What’s a great song that expresses a band or artist’s personal experience of life on the road?
Written by Cedric Lucas on 12 May 2022
Turn the Page by Bob Seger
Seger began working on the song in 1972, but it wasn’t complete until a touring pit stop provided the entire second verse. As Tom Weschler, road manager for the Silver Bullet Band remembered in Travelin Man: On The Road And Behind The Scenes With Bob Seger, which he co-wrote with Gary Graff: “I think we were in Dubuque, Iowa, in winter and stopped at a restaurant.
We stood out when we entered a store or a gas station or a restaurant en masse. At this restaurant, it was particularly bright inside, so there weren’t any dark corners to hide in. All these local guys were looking at us like, ‘What are these guys? Is that a woman or a man?’ — just like in the song?”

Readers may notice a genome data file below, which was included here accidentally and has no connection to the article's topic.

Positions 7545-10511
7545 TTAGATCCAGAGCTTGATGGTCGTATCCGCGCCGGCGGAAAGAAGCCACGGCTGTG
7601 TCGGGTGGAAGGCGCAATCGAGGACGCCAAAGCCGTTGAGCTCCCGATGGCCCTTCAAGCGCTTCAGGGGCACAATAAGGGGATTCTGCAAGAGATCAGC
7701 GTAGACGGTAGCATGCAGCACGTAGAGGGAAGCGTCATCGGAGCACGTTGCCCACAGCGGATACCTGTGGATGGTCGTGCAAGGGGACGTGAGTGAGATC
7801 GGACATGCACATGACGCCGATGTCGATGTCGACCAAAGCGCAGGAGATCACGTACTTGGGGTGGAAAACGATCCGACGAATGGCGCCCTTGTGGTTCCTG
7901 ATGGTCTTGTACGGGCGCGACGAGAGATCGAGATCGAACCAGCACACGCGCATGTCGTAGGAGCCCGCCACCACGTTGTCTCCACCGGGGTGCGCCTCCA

Seger penned the lines, “Most times you can’t hear ‘em talk, other times you can/ All the same old clichés, ‘Is that a woman or a man?’” to commemorate the humiliating experience. “And you feel the eyes upon you as you’re shaking off the cold/ You pretend it doesn’t bother you but you just want to explode,” he sings, the simmering tension dripping from his voice. He also explains that there’s no recourse for the persecuted in this situation: “And you always seem outnumbered, you don’t dare make a stand.”
Before we reach that point of the song, Seger puts us on a tour bus in the middle of nowhere with nothing but a road and time in front of our heroes. “You can think about the woman, or the girl you knew the night before,” he sings, suggesting that the idleness of the lifestyle breeds infidelity. In the final verse, he relates the on-stage experience, but none of the glory comes through, just the effort and isolation: “Out there in the spotlight, you’re a million miles away/ Every ounce of energy you try to give away/ As the sweat pours out your body like the music that you play.” The narrator is left alone in his hotel room, preparing to go through it all again the next night, to “turn the page.”